Our usual qualification criteria for HRCGA is that the present structure must be at least 100 years old, but we are pleased to make an exception for this beautiful sanctuary, since it was faithfully restored from the 1890’s original in 1977. In the 1940’s the original church was abandoned and had all but disappeared, but the people of the Burnt Fort Community decided to rebuild it and the result is the unusual and magnificent structure you see above. To the right of the church, you also see one of the last one-room schoolhouses remaining in Camden County. Since the church was built in the latter part of the 19th century, it has hosted Union, Episcopal, Methodist and Baptist congregations.
The history of Burnt Fort is fascinating and dates back to 1755 when a man by the name of Edmond Gray came to Georgia “with a following of debtors and outlaws”. Mr. Gray was determined to settle in what was known as the “neutral” area, consisting of that land south of British holdings north of the Altamaha River and north of Spanish land south of the St. John’s River. He and his ragged band of followers arrived at a spot “30 miles up the Great Satilly (Satilla) River” and named it New Hanover. Plans for a town were made and they proceeded aggressively, even though is was strictly illegal to do so. The English were concerned to find this rough and tumble collection of settlers had started a town in the disputed territory, and the Spanish were equally concerned over the intrusion into what was Creek Territory. One can also be certain that the Indians were unhappy about as well.
Both the Spanish and the English set about to expel the upstart “Gray’s Gang”. Gray ordered his followers to abandon the settlement and some refused to leave. The English then destroyed the settlement but a few buildings were left that eventually became a fort and a trading post. Sometime in the early 1800’s the fort was burned, some say by the Indians. Thus the name evolved from New Hanover to Burnt Fort, and her continued existence was due to the timber industry’s terminal located at Burnt Fort. Log rafts were floated down the Satilla where they were met by ocean going ships at Burnt Fort and readied for export to destinations all over the world. The Wiregrass region of Georgia produced some of the finest lumber in the world after the Civil War, peaking in the late 19th century.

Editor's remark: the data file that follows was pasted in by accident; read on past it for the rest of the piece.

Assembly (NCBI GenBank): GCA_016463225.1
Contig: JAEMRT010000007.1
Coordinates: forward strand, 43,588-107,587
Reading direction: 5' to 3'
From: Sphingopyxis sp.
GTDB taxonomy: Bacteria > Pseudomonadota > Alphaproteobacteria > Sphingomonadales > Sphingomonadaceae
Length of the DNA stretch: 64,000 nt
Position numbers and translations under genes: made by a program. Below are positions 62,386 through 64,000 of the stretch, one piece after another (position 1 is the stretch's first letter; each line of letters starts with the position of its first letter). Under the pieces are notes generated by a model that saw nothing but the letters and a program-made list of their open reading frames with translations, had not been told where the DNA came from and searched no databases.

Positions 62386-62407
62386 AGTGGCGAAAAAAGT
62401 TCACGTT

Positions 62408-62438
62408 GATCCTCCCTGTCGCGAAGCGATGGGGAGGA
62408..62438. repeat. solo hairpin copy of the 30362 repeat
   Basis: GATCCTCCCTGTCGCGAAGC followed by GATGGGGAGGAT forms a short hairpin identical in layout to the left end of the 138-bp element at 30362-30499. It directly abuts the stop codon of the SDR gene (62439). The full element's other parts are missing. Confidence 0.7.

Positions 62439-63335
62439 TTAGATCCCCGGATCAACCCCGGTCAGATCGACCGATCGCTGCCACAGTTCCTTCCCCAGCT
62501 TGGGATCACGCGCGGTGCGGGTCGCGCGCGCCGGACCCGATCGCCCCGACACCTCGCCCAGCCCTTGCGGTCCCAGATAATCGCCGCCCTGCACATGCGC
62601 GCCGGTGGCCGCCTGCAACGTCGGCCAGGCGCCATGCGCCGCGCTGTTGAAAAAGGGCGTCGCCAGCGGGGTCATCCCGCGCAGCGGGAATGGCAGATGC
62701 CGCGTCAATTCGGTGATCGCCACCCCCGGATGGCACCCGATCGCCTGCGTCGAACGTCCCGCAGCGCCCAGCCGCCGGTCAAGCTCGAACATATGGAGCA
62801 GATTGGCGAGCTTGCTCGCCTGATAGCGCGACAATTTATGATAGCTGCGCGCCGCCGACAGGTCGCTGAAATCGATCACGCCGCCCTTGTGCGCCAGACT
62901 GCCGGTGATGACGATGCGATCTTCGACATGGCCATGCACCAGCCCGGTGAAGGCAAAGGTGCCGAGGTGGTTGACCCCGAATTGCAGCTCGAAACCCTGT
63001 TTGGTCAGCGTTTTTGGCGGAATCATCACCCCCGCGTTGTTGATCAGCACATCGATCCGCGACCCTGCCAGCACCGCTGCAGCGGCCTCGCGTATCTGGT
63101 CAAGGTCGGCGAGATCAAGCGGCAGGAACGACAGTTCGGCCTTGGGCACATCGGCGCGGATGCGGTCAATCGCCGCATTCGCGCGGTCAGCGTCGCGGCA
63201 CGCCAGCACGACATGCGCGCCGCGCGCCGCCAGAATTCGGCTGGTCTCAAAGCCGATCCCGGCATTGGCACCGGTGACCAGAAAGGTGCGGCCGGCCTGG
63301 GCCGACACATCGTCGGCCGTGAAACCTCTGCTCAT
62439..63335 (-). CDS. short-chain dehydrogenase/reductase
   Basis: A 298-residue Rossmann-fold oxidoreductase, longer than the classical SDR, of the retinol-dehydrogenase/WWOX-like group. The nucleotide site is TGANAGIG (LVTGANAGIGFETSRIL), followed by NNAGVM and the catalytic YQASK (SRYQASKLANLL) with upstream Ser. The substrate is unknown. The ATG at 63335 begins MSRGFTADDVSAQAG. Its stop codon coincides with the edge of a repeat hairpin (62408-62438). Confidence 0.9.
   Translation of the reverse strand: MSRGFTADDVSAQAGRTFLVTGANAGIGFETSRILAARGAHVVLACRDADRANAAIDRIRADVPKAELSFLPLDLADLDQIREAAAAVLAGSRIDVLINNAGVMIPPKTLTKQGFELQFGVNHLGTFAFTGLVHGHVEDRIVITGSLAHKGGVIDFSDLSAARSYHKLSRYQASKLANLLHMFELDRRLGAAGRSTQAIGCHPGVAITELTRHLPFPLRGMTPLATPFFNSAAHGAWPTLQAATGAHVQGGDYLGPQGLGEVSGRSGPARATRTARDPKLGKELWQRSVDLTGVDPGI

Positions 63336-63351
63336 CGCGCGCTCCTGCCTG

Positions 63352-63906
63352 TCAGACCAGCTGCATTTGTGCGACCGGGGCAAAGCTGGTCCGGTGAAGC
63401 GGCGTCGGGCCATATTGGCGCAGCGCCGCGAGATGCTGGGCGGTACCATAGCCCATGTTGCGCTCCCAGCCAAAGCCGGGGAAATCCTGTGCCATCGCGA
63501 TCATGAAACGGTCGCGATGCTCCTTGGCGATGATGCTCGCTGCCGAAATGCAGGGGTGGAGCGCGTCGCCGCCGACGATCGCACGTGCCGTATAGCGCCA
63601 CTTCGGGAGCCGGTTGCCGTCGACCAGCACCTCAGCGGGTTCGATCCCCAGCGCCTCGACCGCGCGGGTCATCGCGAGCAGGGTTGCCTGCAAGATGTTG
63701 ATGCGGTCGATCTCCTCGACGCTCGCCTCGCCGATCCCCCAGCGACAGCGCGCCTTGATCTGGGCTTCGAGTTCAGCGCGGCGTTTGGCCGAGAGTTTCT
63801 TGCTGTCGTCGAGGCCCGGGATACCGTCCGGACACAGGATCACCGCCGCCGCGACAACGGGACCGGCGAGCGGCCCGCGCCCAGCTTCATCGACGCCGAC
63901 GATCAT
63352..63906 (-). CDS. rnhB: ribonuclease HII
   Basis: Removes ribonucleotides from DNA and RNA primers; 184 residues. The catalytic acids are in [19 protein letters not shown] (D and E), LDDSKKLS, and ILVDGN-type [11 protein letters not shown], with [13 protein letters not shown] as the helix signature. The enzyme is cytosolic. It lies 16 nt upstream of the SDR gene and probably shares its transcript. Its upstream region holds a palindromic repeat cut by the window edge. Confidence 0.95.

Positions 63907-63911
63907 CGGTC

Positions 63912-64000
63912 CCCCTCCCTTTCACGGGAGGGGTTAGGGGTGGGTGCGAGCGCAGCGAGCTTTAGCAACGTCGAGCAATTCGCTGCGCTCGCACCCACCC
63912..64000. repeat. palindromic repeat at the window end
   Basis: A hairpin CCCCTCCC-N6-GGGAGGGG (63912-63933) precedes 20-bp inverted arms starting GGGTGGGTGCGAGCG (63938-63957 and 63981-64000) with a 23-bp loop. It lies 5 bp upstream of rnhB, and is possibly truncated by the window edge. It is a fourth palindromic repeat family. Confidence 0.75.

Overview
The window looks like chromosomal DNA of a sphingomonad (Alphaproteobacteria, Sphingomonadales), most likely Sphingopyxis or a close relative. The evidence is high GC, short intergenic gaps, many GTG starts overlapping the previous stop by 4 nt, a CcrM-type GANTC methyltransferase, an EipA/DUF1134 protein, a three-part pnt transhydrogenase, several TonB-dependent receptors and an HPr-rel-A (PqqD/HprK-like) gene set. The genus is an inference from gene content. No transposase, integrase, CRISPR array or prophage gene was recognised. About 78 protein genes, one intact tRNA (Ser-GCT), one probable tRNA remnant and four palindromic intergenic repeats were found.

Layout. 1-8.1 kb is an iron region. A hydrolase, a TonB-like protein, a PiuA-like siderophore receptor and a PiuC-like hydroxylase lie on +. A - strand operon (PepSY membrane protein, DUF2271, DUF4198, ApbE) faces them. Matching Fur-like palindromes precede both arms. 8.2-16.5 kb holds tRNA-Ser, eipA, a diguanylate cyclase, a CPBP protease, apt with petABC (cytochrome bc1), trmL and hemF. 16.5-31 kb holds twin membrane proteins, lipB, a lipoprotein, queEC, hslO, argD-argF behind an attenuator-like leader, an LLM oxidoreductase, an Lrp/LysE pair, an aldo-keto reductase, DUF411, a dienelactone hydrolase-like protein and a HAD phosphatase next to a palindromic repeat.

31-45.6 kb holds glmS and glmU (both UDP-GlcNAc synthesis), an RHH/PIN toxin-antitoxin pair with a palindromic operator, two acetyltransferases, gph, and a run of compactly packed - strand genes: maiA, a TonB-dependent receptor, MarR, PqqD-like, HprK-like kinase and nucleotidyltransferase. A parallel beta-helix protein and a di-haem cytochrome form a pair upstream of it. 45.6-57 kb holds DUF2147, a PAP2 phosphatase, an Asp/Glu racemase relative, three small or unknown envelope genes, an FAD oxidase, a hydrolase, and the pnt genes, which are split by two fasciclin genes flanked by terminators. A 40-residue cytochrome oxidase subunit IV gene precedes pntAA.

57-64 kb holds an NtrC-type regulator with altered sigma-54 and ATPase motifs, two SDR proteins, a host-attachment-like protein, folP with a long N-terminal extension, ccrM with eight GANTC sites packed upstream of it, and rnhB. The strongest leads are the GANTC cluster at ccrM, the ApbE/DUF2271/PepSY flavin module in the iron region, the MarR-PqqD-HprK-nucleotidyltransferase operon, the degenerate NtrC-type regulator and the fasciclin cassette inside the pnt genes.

By 1947, the old church had no congregation and fell in to disrepair. By the 1960’s the structure was in ruins. In the 1970’s, with some help from bequests of past congregants, the community became determined to save the old chapel. A building committee was formed and the decision was made to rebuild the church exactly as she was on the same location but slightly larger. And further, to use local pine lumber for the structure and the pews. We are told the logs were salvaged from the river, but first the church had to be reclaimed from nature’s undergrowth that had virtually taken over. A short walk away is the beautiful and historic Burnt Fort cemetery, which predates the church by several decades. This is an enchanting place in a historic location and we owe a large debt of gratitude to all who made this part of our Georgia history a new reality.
We have bet serious money that not one of you, after seeing the introductory, external shot, could have imagined opening the front door at Burnt Fort and finding the scene photographed above! As you, we were surprised and stunned by the remarkable architecture, tall gothic windows, open ceiling design, decorative elements, airy/inviting atmosphere and general fit and finish found throughout the Sanctuary. It is surprises such as this that keep us energized and excited about our mission at Historic Rural Churches of Georgia. Being able to expose and document the existence of treasures like Burnt Fort…as well as other less spectacular but interesting and worthy structures throughout the State… is a pleasure.
When the Burnt Fort Community set about reviving this landmark in 1976, they planned for the recreated, non-denominational chapel to be their bicentennial project. The photo above bears witness to their success. Let's quote from a local source : "The floor boards have a dark patina, and based on that, they could be original. The wall paneling consists of heart pine boards eight or more inches wide with a wide bead on both edges creating a 'double' bead where they meet. There is a simple chair rail and a second rail higher up. The purpose of the second rail is not known but could have been placed to help secure the wall boards and keep them flat. The ceiling boards are about six inches wide, probably tongue and groove, and are beveled on both edges. There are several steel cables, fastened at the top plate, spanning the building from side to side to prevent bulging. The pews are nicely crafted from wide yellow pine boards." No expense or detail was overlooked to insure the authenticity of this Sanctuary.